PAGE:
Results 1 to 16 of 16

Thread: Protecting interior rifle parts

  1. #1

    Default Protecting interior rifle parts

    I'm curious what our seasoned forum members have found and done regarding aftermarket/add on treatments for protecting the critical fire control parts of a typical rifle: trigger group and bolt spring/firing pin/hammer etc.

    It strikes me that while the EXTERIOR parts of most rifles have many viable treatments/coatings that can eliminate or minimize rust and corrosion in Alaska, the smaller and more intricate parts that HAVE to work are left untouched or given short shrift.

    We have thousands of years of in the field experience on this board...tell us what has worked...and what hasn't... on the interior metal parts.

  2. #2

    Default

    I've been using LPS3 for years. So far so good, but I'm quick to do a full disassembly any time I've been plying the salt or get dowsed with rain. In the field for long periods, I'll at least hit all the openings with an excess of LPS3, then let them drain and dry. Not as good as disassembly, but better than not doing it.

    Revolvers are much neglected by most owners, but if anything they get more abuse than rifles. I think it's important for owners to learn to break them open and maintain them. Stainless steel revolvers are NOT immune, because even if the stainless doesn't rust, lots of internal parts are not stainless. I have used RIG on revolver internals for close to 50 years. No reason to stop or to change horses.

  3. #3
    Member 1Cor15:19's Avatar
    Join Date
    May 2009
    Location
    Dillingham, AK
    Posts
    2,482

    Default

    Quote Originally Posted by 7STW View Post
    I'm curious what our seasoned forum members have found and done regarding aftermarket/add on treatments for protecting the critical fire control parts of a typical rifle: trigger group and bolt spring/firing pin/hammer etc.

    It strikes me that while the EXTERIOR parts of most rifles have many viable treatments/coatings that can eliminate or minimize rust and corrosion in Alaska, the smaller and more intricate parts that HAVE to work are left untouched or given short shrift.

    We have thousands of years of in the field experience on this board...tell us what has worked...and what hasn't... on the interior metal parts.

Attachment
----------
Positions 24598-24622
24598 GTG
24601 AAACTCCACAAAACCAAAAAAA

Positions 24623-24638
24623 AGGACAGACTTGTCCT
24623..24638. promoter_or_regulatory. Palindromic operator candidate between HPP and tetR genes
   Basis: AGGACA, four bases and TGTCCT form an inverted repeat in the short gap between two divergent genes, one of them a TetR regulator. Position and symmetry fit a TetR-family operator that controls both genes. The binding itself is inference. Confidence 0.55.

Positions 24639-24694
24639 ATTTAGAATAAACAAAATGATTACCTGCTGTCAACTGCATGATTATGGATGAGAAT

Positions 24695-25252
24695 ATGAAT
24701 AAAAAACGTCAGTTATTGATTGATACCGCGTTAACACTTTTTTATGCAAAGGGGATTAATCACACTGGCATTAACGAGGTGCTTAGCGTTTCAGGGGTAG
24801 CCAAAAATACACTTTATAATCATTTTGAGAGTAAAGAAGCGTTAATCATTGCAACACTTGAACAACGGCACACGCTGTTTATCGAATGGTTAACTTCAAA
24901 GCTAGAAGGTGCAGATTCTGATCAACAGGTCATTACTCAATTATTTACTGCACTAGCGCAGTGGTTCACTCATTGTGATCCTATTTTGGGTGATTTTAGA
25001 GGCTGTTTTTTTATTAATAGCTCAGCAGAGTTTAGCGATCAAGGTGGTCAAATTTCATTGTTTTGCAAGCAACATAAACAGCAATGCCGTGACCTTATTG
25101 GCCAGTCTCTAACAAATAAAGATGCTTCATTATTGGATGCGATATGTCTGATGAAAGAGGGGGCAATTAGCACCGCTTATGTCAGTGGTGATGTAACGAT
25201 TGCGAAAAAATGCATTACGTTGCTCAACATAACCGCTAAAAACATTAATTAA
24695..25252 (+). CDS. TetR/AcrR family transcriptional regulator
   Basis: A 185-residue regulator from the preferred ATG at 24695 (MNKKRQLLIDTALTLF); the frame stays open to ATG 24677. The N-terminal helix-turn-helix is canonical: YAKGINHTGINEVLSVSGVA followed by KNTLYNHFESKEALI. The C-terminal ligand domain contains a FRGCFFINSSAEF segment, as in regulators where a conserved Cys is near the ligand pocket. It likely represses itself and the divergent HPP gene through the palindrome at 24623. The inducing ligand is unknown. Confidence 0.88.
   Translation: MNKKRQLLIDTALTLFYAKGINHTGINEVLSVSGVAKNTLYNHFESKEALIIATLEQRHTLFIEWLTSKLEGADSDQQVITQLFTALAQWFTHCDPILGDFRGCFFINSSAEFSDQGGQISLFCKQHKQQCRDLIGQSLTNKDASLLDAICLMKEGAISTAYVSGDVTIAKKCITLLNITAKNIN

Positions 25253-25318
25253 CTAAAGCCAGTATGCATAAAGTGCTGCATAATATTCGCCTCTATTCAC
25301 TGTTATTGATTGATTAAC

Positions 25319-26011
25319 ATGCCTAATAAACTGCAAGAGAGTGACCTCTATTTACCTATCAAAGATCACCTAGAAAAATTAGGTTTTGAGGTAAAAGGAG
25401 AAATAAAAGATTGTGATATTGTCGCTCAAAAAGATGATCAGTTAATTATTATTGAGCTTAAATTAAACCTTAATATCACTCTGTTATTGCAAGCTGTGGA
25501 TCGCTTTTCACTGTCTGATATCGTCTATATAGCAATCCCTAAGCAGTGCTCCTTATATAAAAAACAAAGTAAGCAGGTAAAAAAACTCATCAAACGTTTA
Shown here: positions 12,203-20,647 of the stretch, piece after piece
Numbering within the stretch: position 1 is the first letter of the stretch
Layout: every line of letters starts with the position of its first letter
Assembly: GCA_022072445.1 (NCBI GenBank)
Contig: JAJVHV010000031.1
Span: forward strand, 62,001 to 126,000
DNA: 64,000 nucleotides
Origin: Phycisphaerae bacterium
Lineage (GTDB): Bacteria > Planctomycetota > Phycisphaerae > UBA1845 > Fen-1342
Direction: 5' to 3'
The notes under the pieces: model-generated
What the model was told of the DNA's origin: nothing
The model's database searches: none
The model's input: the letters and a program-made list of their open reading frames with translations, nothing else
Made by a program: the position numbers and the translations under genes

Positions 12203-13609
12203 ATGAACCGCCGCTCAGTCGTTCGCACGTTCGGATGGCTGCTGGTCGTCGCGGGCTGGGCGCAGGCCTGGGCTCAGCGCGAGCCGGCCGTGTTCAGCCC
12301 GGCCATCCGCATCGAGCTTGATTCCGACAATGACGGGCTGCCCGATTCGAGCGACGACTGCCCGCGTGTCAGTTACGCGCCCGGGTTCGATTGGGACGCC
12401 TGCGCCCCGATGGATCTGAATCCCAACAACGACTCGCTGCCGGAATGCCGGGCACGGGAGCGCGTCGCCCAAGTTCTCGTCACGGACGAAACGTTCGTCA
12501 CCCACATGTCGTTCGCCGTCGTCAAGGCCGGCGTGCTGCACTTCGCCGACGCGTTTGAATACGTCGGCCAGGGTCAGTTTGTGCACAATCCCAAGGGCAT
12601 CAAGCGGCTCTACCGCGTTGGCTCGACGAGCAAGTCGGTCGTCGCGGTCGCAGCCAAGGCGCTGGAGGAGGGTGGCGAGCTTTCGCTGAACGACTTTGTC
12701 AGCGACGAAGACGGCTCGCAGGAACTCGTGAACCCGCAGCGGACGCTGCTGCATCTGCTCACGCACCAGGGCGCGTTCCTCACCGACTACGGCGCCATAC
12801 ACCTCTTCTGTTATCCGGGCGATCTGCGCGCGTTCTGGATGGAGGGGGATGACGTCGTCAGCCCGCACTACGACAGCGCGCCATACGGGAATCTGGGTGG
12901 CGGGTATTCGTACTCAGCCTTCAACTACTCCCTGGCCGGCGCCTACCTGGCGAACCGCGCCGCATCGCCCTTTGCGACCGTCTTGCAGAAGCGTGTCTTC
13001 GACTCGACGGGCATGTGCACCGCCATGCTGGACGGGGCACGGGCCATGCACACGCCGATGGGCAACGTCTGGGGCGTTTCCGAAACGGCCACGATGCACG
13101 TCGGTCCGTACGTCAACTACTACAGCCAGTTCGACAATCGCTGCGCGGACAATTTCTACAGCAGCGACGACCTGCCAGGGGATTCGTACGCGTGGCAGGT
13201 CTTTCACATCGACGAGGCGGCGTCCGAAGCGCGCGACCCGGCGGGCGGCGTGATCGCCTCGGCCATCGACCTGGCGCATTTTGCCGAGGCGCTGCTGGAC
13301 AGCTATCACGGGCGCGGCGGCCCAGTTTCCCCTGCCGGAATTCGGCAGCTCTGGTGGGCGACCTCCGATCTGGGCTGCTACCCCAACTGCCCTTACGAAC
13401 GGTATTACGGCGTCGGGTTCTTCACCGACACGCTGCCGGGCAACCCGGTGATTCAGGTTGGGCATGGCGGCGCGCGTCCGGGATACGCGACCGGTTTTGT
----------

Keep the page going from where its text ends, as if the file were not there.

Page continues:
As a kid we used some kind of 3-in-1 oil and got by somehow, though it gunks up stuff pretty easily and is minimal in protection. I have since discovered there are better products and stray away from "gun oil" in general. For enclosed triggers I use lighter fluid, specifically Ronsonol though others are probably as good, and nothing else. Everything else gets a light spray with Eezox and while I'm all ears for a better product or better regimen I've zero complaints with my present methods.
    Foolishness is a moral category, not an intellectual one.

  4. #4
    Sponsor ADfields's Avatar
    Join Date
    Nov 2008
    Location
    Missing Palmer AK in Phonix AZ.
    Posts
    6,416

    Default

    After seeing Rancid Crabtree's tests and my own experience with it on my Hornady press I have converted to One Shot silicone spray . . . don’t have long term evidence yet but it is easy on, lubes the insides very well and is dry so shouldn’t make issues in the cold.
    Andy
    On the web= C-lazy-F.co
    Email= Andy@C-lazy-F.co
    Call/Text 602-315-2406
    Phoenix Arizona

  5. #5
    Member
    Join Date
    Aug 2008
    Location
    Arizona Baby!
    Posts
    485

    Default

    Eezox here too but nothing beats regular maintenance. If you are going on an extended hunt in crappy weather then do some maintenance before you go and when you return.

  6. #6
    Member
    Join Date
    Apr 2006
    Location
    SwampView AK, Overlooking Mt. Mckinley and Points Beyond.
    Posts
    8,808

    Default

    Quote Originally Posted by ADfields View Post
    After seeing Rancid Crabtree's tests and my own experience with it on my Hornady press I have converted to One Shot silicone spray . . . don’t have long term evidence yet but it is easy on, lubes the insides very well and is dry so shouldn’t make issues in the cold.
    Andy:
    What about on a Rem. 700 Trigger? I had both my 700 triggers cleaned and adj by Stan Jackson a few years ago, and I have left them strictly alone since then.

    Now the one on my 280 is givin be trouble. There is a slight short creep just before the trigger goes off. I dunno if it's effecting my shooting, but I can feel it every time.

    Thanks
    Smitty of the North
    Walk Slow, and Drink a Lotta Water.
    Has it ever occurred to you, that Nothing ever occurs to God? Adrien Rodgers.
    You can't out-give God.

  7. #7
    Member
    Join Date
    Aug 2007
    Location
    Eureka MT
    Posts
    3,048

    Default

    I clean my triggers every 15 or 20 years and oil them with whatever oil is handy ( 3n1, motor oil, gun oil, atf). Some don't get cleaned as much but none give any trouble so I don't think about it too much. Some get cleaned a little more often if I can spray them off from the outside with brake kleen, hose them off with air, oil them and hose them off with air again. Seems to work.